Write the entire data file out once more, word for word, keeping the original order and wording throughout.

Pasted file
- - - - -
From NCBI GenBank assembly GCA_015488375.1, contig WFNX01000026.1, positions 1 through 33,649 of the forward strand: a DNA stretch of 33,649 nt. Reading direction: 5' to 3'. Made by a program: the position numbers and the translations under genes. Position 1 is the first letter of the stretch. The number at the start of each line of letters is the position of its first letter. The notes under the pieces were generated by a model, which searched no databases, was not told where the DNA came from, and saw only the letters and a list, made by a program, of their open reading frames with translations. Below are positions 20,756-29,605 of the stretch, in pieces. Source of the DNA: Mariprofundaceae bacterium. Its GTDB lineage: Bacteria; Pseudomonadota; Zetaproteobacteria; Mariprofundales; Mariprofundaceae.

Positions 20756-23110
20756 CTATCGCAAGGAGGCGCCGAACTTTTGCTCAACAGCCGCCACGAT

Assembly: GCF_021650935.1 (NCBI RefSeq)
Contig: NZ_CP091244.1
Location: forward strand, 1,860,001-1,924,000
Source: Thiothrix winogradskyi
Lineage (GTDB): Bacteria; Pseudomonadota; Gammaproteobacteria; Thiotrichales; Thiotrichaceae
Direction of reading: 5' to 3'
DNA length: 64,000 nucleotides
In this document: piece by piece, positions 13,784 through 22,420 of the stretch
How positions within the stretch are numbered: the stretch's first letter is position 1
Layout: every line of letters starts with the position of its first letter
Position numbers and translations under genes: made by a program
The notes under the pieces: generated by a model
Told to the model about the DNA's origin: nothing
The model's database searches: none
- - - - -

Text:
From NCBI GenBank assembly GCA_015488375.1, contig WFNX01000026.1, positions 1 through 33,649 of the forward strand: a DNA stretch of 33,649 nt. Reading direction: 5' to 3'. Made by a program: the position numbers and the translations under genes. Position 1 is the first letter of the stretch. The number at the start of each line of letters is the position of its first letter. The notes under the pieces were generated by a model, which searched no databases, was not told where the DNA came from, and saw only the letters and a list, made by a program, of their open reading frames with translations. Below are positions 20,756-29,605 of the stretch, in pieces. Source of the DNA: Mariprofundaceae bacterium. Its GTDB lineage: Bacteria; Pseudomonadota; Zetaproteobacteria; Mariprofundales; Mariprofundaceae.

Positions 20756-23110
20756 CTATCGCAAGGAGGCGCCGAACTTTTGCTCAACAGCCGCCACGAT

Assembly: GCF_021650935.1 (NCBI RefSeq)
Contig: NZ_CP091244.1
Location: forward strand, 1,860,001-1,924,000
Source: Thiothrix winogradskyi
Lineage (GTDB): Bacteria; Pseudomonadota; Gammaproteobacteria; Thiotrichales; Thiotrichaceae
Direction of reading: 5' to 3'
DNA length: 64,000 nucleotides
In this document: piece by piece, positions 13,784 through 22,420 of the stretch
How positions within the stretch are numbered: the stretch's first letter is position 1
Layout: every line of letters starts with the position of its first letter
Position numbers and translations under genes: made by a program
The notes under the pieces: generated by a model
Told to the model about the DNA's origin: nothing
The model's database searches: none